“English should not stoop to embrace the lowest common denominator. Rather, society should step up and grant the language the respect it deserves.”
Terry Fallis, The Best Laid Plans
Terry Fallis (@TerryFallis) is a good man. He’s also a “gag man,” as they like to say in Korean, and politically savvy. Author of the Stephen Leacock Memorial Medal for Humour-winning novel The Best Laid Plans (2007), Mr. Fallis has a vast knowledge of Canadian politics (don’t yawn) and proves that through witty writing and an engaging plotline, even those who run for a seat in our House of Commons can be made…umm…interesting? (Yes, that was a question mark.)
For those who think the plot of The Best Laid Plans is egregiously far-fetched (a Scottish-born engineer running for Parliament with no background in politics and little interest to serve his constituents/country), I urge you to consider the case of Ruth Ellen Brosseau.
In 2011, Ms. Brosseau, who ran as a member of the (well, colour me Orange!) New Democratic Party, won the central Quebec riding of Berthier-Maskinonge in the federal election by nearly 6,000 votes. That’s not the WTF part.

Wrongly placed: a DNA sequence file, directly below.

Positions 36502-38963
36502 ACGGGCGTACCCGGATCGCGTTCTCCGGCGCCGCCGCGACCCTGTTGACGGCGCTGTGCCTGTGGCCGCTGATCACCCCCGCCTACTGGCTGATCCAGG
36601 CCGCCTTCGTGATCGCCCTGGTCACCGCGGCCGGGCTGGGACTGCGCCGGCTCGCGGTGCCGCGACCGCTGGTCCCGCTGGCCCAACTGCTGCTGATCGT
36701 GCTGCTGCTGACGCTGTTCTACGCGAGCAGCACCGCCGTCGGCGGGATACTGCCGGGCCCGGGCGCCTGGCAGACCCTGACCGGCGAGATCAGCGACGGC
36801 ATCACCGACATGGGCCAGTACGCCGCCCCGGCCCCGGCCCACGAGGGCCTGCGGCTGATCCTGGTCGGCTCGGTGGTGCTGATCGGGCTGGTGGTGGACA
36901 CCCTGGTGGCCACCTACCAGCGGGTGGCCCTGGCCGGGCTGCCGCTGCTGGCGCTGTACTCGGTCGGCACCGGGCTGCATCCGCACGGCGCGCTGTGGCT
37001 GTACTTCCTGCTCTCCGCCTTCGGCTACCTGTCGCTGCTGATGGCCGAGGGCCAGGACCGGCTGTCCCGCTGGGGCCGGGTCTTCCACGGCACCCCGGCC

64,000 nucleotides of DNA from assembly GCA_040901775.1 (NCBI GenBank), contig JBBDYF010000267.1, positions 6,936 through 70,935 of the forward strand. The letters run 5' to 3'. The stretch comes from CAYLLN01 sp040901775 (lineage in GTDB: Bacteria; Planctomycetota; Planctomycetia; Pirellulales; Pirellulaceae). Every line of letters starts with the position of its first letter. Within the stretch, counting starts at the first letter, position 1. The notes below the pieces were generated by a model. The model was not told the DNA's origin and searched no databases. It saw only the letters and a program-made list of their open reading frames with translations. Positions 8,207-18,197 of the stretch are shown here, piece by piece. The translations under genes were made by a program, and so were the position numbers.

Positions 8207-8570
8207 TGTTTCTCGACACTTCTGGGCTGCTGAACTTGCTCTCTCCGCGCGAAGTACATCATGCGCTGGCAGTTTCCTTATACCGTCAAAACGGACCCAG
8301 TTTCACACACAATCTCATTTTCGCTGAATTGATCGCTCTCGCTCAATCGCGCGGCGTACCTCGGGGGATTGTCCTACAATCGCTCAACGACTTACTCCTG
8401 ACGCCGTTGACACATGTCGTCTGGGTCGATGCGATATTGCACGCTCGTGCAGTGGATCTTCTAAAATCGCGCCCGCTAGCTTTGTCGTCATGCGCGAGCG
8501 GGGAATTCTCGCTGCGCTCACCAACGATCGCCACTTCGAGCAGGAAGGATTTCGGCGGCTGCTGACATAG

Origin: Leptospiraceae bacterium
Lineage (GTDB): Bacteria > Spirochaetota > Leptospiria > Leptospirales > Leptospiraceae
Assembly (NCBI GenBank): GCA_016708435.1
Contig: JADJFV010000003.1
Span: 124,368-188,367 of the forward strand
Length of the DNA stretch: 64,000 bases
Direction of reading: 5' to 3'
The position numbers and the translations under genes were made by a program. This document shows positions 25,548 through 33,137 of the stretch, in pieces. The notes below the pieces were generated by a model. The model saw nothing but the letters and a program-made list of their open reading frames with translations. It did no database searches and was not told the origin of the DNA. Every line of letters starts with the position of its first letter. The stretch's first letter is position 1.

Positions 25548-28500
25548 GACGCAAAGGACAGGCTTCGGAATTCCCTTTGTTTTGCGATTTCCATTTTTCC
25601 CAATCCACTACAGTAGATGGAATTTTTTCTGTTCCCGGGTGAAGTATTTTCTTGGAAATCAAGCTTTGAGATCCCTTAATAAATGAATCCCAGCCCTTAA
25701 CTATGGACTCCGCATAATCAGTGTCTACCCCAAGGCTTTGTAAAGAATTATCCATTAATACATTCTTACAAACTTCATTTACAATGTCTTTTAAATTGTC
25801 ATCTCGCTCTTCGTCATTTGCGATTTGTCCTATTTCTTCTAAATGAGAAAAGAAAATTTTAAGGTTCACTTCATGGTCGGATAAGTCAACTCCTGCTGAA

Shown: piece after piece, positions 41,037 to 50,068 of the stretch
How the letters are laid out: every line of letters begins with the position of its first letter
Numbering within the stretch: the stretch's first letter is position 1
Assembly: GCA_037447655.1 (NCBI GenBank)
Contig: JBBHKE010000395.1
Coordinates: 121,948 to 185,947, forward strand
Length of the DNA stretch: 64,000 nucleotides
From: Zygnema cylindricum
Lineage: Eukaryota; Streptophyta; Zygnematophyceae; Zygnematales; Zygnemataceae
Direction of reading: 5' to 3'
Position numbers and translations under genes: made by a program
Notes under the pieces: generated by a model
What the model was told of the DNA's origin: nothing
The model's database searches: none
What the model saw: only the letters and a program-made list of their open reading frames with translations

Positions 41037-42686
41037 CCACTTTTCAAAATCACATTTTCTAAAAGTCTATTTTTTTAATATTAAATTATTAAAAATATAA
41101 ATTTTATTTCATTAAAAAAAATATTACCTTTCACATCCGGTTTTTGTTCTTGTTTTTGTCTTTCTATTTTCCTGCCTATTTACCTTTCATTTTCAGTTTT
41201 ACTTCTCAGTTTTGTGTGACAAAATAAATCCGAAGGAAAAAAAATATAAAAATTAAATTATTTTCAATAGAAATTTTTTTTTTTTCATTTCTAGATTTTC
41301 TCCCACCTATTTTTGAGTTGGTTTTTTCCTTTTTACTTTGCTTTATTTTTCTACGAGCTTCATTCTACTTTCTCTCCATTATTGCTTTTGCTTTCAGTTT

That came when it was discovered that the assistant manager at a university pub who was vacationing in Las Vegas during the election race, never campaigned and barely spoke French.
In any event, The Best Laid Plans is just as entertaining (and informative about la politique canadienne) as Ms. Brosseau’s rise to MP fame. At the same time, it includes some memorable lines, like the one mentioned above, as well as many & much food for thought.
unfortunately for mr falls (and wile i hole💕ly agree with the quoteoftheday) me thinkz were far to deep into this hole SNS thing to ever go back ~~~ lowest common denominator, you had me @LOL wilst ROTFL….ㅋㅋㅋ…….유_유
For those punners out there who will not give up on the cunning pun-ness of the English language, I leave you with a great haiku I came across on Facebook yesterday:
With a pregnant pause
I calculate periods
Here come contractions